I, like you, know dogs have an incredible sense of smell. I’ve watched my dog, Albert, sniff and retrace my brother’s steps minutes after he’d walked them. Albert also alerts me when to a forgotten bone pushed under the couch. During our walks, sometimes Albert will become so entranced smelling a rock/tree/pole/bush that he’ll resist my commands so he can sniff a moment longer.
Over the years, I’ve made up different stories about his experiences, wondering which smells are deemed essential and why. What information is he receiving that captures his attention so fully to the point of being completely oblivious of his surroundings? Perhaps he and the other dogs have a communication system going. You know, marking this tree means “mission is a go,” but if it’s on that bush it means, “abort.” I don’t know, but I dug around (pun intended) and found some pretty remarkable things about canine sniffing talents.
Dog Noses are Amazing
The superiority of a dog’s sense of smell is super cool and well researched. Dogs can sniff out cancers, weapons, and missing people. Recently they’ve even been trained to detect when someone has Covid.
It makes sense, seeing as dogs have 300 million receptors in their noses, whereas we mere humans have around 5 million. (Though our smelling ability is actually way better and more impressive than I initially thought, though I’ll hold off to tell you about that until Monday in Curious Life.)
Back to the point, the shapes of dog noses allow them to move the air around thanks to the increased surface area they have. This enables them to capture more smells, and under perfect conditions, dogs can smell over 12 miles (20 km), making them great trackers. The bloodhound, specifically, is so good at tracking that their routes are used in court as evidence.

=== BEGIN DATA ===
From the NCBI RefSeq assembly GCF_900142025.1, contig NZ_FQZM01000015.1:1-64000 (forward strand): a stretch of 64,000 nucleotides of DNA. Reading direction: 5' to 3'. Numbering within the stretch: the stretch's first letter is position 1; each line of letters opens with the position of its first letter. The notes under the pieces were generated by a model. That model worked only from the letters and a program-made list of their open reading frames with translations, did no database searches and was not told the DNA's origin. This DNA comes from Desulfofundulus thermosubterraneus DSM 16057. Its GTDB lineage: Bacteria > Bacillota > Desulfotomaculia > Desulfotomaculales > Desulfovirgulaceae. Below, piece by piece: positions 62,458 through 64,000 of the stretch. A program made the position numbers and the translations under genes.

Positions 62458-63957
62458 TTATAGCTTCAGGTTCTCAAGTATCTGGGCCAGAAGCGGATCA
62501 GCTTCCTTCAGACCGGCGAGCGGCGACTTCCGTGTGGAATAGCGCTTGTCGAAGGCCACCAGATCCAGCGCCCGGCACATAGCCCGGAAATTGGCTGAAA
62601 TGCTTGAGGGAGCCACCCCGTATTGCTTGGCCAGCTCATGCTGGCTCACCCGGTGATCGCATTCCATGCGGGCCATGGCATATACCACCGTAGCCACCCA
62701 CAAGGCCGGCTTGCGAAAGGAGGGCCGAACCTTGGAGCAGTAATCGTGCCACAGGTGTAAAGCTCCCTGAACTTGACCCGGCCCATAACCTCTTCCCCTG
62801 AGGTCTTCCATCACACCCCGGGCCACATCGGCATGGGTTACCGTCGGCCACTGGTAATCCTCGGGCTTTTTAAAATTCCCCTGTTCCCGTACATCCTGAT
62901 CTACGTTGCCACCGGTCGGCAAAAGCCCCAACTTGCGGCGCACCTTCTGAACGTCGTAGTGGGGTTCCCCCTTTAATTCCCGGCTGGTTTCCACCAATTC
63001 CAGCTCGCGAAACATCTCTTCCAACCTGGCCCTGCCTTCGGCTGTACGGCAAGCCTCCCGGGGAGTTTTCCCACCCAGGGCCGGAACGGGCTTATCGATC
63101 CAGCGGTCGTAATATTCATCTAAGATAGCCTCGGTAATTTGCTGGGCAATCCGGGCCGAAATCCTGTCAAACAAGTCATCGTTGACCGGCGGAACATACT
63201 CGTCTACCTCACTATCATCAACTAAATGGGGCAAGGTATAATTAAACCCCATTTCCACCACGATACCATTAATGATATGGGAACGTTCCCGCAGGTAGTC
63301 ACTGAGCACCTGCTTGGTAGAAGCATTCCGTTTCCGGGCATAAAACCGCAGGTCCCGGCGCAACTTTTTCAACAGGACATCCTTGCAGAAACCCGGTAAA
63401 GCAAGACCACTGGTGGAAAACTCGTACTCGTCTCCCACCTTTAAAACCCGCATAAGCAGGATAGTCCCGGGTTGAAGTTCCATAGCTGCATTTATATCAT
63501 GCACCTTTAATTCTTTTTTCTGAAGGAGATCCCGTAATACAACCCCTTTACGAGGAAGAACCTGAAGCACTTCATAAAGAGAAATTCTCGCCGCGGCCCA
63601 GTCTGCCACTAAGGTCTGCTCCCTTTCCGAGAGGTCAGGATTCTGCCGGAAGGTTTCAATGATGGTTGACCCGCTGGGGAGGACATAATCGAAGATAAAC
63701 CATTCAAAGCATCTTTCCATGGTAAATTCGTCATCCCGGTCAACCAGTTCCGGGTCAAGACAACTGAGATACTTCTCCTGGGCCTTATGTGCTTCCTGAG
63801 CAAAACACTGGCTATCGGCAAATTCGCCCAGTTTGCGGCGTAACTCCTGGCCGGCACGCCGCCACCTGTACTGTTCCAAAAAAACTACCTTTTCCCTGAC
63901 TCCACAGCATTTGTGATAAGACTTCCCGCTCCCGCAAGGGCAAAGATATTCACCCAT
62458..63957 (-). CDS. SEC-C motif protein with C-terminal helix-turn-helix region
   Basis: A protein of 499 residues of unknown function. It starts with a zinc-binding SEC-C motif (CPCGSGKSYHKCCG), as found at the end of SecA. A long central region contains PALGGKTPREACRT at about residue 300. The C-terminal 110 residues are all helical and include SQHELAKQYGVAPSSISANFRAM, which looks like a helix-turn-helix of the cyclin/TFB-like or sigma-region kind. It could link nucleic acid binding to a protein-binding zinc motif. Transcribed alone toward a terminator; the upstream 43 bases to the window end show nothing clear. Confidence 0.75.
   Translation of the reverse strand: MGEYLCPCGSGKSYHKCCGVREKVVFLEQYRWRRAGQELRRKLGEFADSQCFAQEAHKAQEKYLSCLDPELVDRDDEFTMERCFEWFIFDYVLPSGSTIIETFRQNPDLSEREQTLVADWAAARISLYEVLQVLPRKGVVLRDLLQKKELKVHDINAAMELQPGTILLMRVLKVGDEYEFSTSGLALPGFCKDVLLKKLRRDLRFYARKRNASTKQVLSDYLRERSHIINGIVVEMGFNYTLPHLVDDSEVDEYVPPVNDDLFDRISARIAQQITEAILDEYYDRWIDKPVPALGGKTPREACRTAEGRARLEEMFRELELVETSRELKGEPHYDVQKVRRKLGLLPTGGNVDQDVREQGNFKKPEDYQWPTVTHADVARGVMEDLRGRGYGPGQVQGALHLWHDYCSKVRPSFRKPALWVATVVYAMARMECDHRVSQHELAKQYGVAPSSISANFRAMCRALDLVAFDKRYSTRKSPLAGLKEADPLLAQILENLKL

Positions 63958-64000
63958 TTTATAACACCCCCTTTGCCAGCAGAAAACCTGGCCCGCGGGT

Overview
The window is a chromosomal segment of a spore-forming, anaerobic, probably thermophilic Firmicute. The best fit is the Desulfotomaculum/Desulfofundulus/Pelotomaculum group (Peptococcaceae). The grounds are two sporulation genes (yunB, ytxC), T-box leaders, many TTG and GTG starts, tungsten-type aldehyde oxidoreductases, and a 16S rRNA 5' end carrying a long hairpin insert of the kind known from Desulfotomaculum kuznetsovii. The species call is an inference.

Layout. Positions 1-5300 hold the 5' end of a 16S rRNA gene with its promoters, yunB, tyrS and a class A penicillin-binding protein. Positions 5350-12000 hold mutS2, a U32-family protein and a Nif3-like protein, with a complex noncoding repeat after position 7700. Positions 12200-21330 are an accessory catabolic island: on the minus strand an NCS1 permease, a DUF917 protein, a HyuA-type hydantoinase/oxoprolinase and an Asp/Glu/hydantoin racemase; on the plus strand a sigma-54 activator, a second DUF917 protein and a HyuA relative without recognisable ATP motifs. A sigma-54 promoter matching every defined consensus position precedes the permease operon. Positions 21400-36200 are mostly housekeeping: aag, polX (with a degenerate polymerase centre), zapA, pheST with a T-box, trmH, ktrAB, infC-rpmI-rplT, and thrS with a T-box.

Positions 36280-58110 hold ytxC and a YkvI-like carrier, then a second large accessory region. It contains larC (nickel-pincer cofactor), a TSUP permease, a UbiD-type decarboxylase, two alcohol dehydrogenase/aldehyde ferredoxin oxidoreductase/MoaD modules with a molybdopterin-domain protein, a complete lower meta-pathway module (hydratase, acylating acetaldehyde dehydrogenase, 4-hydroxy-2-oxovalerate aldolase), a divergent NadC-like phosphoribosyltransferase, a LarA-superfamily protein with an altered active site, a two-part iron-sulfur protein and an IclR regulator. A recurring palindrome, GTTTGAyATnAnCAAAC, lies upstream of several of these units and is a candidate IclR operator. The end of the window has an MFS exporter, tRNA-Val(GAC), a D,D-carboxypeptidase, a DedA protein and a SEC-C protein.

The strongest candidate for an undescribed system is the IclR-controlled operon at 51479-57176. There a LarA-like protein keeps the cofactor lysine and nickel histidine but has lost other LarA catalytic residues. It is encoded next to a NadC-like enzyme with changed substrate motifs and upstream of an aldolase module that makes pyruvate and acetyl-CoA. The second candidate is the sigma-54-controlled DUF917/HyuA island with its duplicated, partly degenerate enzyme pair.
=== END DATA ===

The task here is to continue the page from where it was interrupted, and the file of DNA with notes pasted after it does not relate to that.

When Albert, or any dog, smells a scent, the information is sent to a specific area of their brain designed uniquely for examining and identifying odors. They even have an organ just for detecting chemical scents and pheromones that we can’t detect.
One of the most incredible things I learned is that dogs smell in 3-D. Similar to how our eyes see two slightly different versions of the world and our brains turn them 3-D, a dog’s brain takes two odor profiles (one from each nostril) which tells a dog exactly where a smell is coming from.
But dog noses are good for more than just smelling treats and trees. Did you know that dogs can associate behaviors by smelling emotions? They can also sense thermal radiation or heat signatures. Only a handful of other animals have been found with this ability, but dogs are one of only two mammals we know of with this skill—the other is vampire bats.
How Does Smell Shape A Dog’s World?
It’s kinda hard to fathom the differences between the way humans experience our world compared to dogs. Based on the number of receptors alone, we may never fully grasp the intricacies or depth of information dog’s noses provide them.
While I marvel at the beauty of changing leaves on the crisp Fall day, Albert is learning the mood and health of the animals that marked whatever he’s smelling or sniffing the trail of a raccoon who walked the same path before we reached it. We’re walking the same path but having vastly different experiences.
Before, I sometimes felt like a bad dog owner because while other dogs seem to have no qualms with walking at a steady pace, I let Albert sniff whatever he wants. It turns out it’s excellent for dogs and is sometimes called a “sniffy walk” because it allows them to experience the world and actually makes them happier. Do you have a dog? Try playing one of these smelling-based games and see their excitement.
Animals will never cease to amaze me. We say that humans are the most intelligent creatures on Earth, but the truth is, intelligence is subjective. By this point, Albert probably knows more about the going-ons in my neighborhood than I do. Then again, he probably knows a lot more about several things that I’m oblivious to, thanks to his excellent nose.
Our senses dictate how we experience the world. So, imagine how different life would be if our noses were more robust than our eyes. What other paths might we have taken or discoveries might we have found if we knew what dogs knew?
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